Published: 10 November, 2015
While the air around us is free, compressed air used in industry is very expensive. Mark Stone, product manager at Flexion, part of ERIKS UK, explains how to deal with wastage and misuse.
Compressed air is regarded as industry’s fourth utility, along with water, gas and electricity. Like the other three, it is expensive but is too often regarded as a low or no cost item, particularly by machine or plant operators who don’t have to pick up the bill themselves.
This lack of understanding is resulting in significant compressed air losses across all industries. Leakages average 30% of the total amount of compressed air produced, with some sites losing as much as 60% of the total air generated.
The problem is that this produces an even greater demand for compressed air to keep up with the losses. Compressed air is produced by air generators which run on electricity, which means leakage has an enormous impact on both energy efficiency and a company’s CSR goals.
There are a number of issues that industry needs to tackle in regard to its use of compressed air, including inappropriate use, particularly with idle plant and equipment; using higher pressures than necessary; little or no use of energy efficient components and the use of compressed air where other technologies may be more effective.
What is required in most cases is a more systematic approach to compressed air management, which should encompass leak detection and identification of potential cost saving areas, such as shutting some compressors down when not in use or reducing air pressure. For example, reducing air pressure by 1 bar reduces energy consumption by 7%.
Compressed air users should also investigate whether compressed air is the most appropriate option for certain jobs, such as cleaning, drying or ventilation. Another option is to use energy efficient nozzles, which reduces air consumption by at least 50%, but uses the coanda effect to entrain the ambient air to increase the overall flow and volume of the air jet.
However, the first and most obvious step to undertake is a comprehensive audit of the work area, identifying leaks and listing them systematically. Leaks should be physically tagged and a severity attributed to them, which will allow an estimate to be made of the potential savings from remedial work. The wastage estimate can then be compared to the potential capital cost of fixing the leak.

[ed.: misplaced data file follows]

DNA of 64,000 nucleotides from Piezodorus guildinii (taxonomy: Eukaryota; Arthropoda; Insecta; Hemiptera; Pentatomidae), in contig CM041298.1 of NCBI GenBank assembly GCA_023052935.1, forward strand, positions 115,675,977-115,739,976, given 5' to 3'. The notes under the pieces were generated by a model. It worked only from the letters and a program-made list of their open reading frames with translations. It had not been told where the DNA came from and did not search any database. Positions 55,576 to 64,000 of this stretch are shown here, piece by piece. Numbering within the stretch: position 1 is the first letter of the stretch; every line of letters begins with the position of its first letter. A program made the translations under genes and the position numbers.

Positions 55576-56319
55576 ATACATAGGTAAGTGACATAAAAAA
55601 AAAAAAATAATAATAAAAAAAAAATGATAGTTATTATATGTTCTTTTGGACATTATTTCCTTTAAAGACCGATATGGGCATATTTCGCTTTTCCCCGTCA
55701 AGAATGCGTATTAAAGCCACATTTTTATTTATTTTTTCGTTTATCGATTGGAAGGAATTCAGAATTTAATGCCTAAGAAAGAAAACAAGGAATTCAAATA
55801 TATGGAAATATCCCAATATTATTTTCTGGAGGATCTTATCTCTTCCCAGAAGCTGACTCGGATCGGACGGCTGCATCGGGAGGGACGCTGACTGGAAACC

In most cases, fixing the leak is a fairly straightforward case of replacing worn fittings, seals, valves and manifolds or making alterations to the air preparation equipment or introducing new working practices for employees. These cost estimates are a vital part of the process as they offer a clear payback period for the work which, in the majority of cases, can be as little as a few months due to the high cost of compressed air.
The cost estimates for leaks obviously varies greatly based on shift patterns, the cost of electricity and the efficiency of air generation on each site. However, a good rule of thumb, based on current costs and two eight hour shifts, would put the cost of a ‘light’ leak at £100 per year and a severe leak costing many thousands of pounds per annum.
Our recommendation is to effect a first fix where possible, such as remaking joints, replacing fittings, gauges other non-active parts. First fix capability depends on being able to access the equipment safely, which usually requires isolating the mains air supply.
My strong advice is to get in expert help. Detecting leaks is a fairly straightforward matter when you have the right equipment and you know where to look. A survey of a medium sized plant by an experienced team can be achieved in around three hours with the use of an ultrasonic detector that is specifically designed for the task.
Good ultrasonic detectors can identify leaks from up to 50 feet away, even in noisy plant areas and provide a very accurate estimate of the severity of the leak. I would also recommend supplying maintenance personnel, or the repair contractors performing the repair, with photographic evidence of the location of the leak to ensure that those responsible for repairs have a good visual guide to work from.
Compressed air is expensive, but all-too-often it is overlooked when recommendations are made for savings in a production environment. Compressed air management should be a priority because savings from better management and use of compressed air can be considerable and a remarkably fast return on investment for repairs.